AstraZeneca's COVID-19 nasal vaccine spray comes up a bust in small study

Since the coronavirus enters the body through the nose, researchers have figured a nasal spray may be one way to defend against its spread. But developing an effective point-of-entry vaccine can be elusive—even for companies that are able to throw the most money at the job.

On Tuesday, AstraZeneca’s researchers at the University of Oxford said their nasal vaccine candidate came up short in a phase 1 trial, failing to produce a strong immune response in the nasal mucosa of a majority of recipients. The spray also elicited weaker systemic immune responses than intramuscular vaccines.

The spray is a version of AZ’s adenovirus COVID-19 shot Vaxzevria. AZ had hoped that it could quickly develop it similarly to its spray vaccine Flumist, which defends against the flu.

Despite AZ's troubles, Bharat Biotech of India and CanSino Biologics of China have scored approvals in their respective countries for their nasal COVID-19 vaccines.

The AZ-funded trial enrolled 30 unvaccinated people. It also weighed the value of the spray as a booster, testing it on 12 individuals who had previously been vaccinated with a standard two-shot injection.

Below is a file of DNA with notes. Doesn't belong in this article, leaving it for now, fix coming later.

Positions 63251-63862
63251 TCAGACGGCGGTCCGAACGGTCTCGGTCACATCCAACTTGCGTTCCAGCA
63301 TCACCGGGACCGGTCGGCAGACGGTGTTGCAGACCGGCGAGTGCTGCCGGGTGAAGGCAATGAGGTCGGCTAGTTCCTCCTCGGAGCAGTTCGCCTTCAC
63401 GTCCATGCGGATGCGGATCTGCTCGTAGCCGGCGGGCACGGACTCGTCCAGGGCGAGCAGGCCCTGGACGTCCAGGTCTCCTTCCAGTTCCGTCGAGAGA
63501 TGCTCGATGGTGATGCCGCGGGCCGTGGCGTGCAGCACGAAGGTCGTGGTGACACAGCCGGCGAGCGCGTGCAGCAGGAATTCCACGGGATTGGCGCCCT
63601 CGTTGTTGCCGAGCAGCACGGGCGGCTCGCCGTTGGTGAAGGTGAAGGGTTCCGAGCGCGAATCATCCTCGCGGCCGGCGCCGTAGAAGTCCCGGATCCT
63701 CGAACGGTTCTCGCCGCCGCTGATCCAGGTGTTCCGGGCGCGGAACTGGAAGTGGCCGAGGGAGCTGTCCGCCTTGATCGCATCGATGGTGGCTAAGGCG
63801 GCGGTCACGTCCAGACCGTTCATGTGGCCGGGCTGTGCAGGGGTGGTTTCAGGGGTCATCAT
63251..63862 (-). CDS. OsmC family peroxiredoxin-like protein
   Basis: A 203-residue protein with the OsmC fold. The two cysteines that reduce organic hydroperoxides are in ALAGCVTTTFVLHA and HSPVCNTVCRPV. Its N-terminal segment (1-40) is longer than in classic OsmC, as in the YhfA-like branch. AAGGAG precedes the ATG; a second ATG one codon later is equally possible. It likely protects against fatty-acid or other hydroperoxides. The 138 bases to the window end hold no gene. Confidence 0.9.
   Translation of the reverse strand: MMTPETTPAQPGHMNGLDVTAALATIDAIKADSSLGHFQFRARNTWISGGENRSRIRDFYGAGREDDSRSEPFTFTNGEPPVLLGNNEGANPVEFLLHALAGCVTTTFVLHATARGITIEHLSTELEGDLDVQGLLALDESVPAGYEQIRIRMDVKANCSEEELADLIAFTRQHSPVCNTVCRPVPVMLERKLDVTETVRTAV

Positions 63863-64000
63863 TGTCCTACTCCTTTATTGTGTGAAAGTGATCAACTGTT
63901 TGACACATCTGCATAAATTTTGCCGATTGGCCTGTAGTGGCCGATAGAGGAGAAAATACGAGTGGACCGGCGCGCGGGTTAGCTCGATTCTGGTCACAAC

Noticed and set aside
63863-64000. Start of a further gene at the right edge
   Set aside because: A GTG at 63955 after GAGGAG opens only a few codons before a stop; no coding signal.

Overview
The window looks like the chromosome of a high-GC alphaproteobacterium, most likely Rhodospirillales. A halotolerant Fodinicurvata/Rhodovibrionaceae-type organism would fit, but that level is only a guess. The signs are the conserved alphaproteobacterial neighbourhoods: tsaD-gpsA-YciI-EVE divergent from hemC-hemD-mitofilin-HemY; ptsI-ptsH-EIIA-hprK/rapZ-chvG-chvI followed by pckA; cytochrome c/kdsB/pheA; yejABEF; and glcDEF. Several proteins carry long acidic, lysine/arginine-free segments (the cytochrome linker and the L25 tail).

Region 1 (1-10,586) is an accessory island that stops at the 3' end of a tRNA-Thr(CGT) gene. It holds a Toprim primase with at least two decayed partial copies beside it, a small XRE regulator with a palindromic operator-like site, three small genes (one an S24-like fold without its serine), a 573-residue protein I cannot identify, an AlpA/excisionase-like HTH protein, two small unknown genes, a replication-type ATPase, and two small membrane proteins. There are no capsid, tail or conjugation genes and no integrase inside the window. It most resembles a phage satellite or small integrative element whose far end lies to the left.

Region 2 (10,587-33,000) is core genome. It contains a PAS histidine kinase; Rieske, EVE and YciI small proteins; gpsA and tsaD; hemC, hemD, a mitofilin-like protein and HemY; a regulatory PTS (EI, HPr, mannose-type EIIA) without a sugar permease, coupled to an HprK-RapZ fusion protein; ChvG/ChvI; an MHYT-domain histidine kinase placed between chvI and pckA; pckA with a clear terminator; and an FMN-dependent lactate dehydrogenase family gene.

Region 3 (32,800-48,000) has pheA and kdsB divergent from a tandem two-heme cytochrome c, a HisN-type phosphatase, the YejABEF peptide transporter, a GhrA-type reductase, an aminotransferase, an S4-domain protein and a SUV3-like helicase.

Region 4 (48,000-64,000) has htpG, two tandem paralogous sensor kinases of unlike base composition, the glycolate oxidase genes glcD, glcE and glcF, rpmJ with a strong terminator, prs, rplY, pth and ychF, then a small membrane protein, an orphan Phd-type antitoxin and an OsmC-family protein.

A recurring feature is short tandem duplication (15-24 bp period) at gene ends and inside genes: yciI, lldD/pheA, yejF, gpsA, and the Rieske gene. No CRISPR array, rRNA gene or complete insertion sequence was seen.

“The nasal spray did not perform as well in this study as we had hoped,” Oxford professor and the trial’s chief investigator Sandy Douglas said in a statement. “This was quite different from recent data from China, which has suggested good results can be achieved by delivery of a similar vaccine deep into the lungs with a more complex nebuliser device.”

In attempting to explain the failure, Douglas suggested that much of the spray could end up being swallowed and destroyed in the stomach. Ideally, the vaccine would be delivered directly into the lungs.

Douglas also said a new formulation designed specifically to be inhaled might be the answer. In using the same formula as that in Vaxzevria, AZ had hoped it would allow for rapid approval by regulators.

“We believe that delivery of vaccines to the nose and lungs remains a promising approach, but this study suggests there are likely to be challenges in making nasal sprays a reliable option,” Douglas concluded.